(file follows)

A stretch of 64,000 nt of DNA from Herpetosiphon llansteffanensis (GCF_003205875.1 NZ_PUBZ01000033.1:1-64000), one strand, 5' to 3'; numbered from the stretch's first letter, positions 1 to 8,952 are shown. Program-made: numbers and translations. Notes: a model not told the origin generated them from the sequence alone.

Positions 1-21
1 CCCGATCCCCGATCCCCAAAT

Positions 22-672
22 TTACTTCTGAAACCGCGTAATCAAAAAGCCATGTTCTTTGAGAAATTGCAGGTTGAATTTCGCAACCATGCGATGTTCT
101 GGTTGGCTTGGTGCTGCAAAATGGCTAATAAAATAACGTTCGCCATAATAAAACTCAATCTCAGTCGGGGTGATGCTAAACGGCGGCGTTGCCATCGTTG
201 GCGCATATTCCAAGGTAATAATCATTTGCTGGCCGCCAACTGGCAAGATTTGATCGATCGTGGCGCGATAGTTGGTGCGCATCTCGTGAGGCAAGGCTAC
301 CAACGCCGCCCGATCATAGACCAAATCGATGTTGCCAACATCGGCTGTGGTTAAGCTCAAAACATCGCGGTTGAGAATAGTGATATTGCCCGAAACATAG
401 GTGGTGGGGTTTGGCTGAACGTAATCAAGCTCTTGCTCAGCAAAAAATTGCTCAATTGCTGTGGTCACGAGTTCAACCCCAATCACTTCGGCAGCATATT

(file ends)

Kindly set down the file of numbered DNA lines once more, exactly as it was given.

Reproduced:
A stretch of 64,000 nt of DNA from Herpetosiphon llansteffanensis (GCF_003205875.1 NZ_PUBZ01000033.1:1-64000), one strand, 5' to 3'; numbered from the stretch's first letter, positions 1 to 8,952 are shown. Program-made: numbers and translations. Notes: a model not told the origin generated them from the sequence alone.

Positions 1-21
1 CCCGATCCCCGATCCCCAAAT

Positions 22-672
22 TTACTTCTGAAACCGCGTAATCAAAAAGCCATGTTCTTTGAGAAATTGCAGGTTGAATTTCGCAACCATGCGATGTTCT
101 GGTTGGCTTGGTGCTGCAAAATGGCTAATAAAATAACGTTCGCCATAATAAAACTCAATCTCAGTCGGGGTGATGCTAAACGGCGGCGTTGCCATCGTTG
201 GCGCATATTCCAAGGTAATAATCATTTGCTGGCCGCCAACTGGCAAGATTTGATCGATCGTGGCGCGATAGTTGGTGCGCATCTCGTGAGGCAAGGCTAC
301 CAACGCCGCCCGATCATAGACCAAATCGATGTTGCCAACATCGGCTGTGGTTAAGCTCAAAACATCGCGGTTGAGAATAGTGATATTGCCCGAAACATAG
401 GTGGTGGGGTTTGGCTGAACGTAATCAAGCTCTTGCTCAGCAAAAAATTGCTCAATTGCTGTGGTCACGAGTTCAACCCCAATCACTTCGGCAGCATATT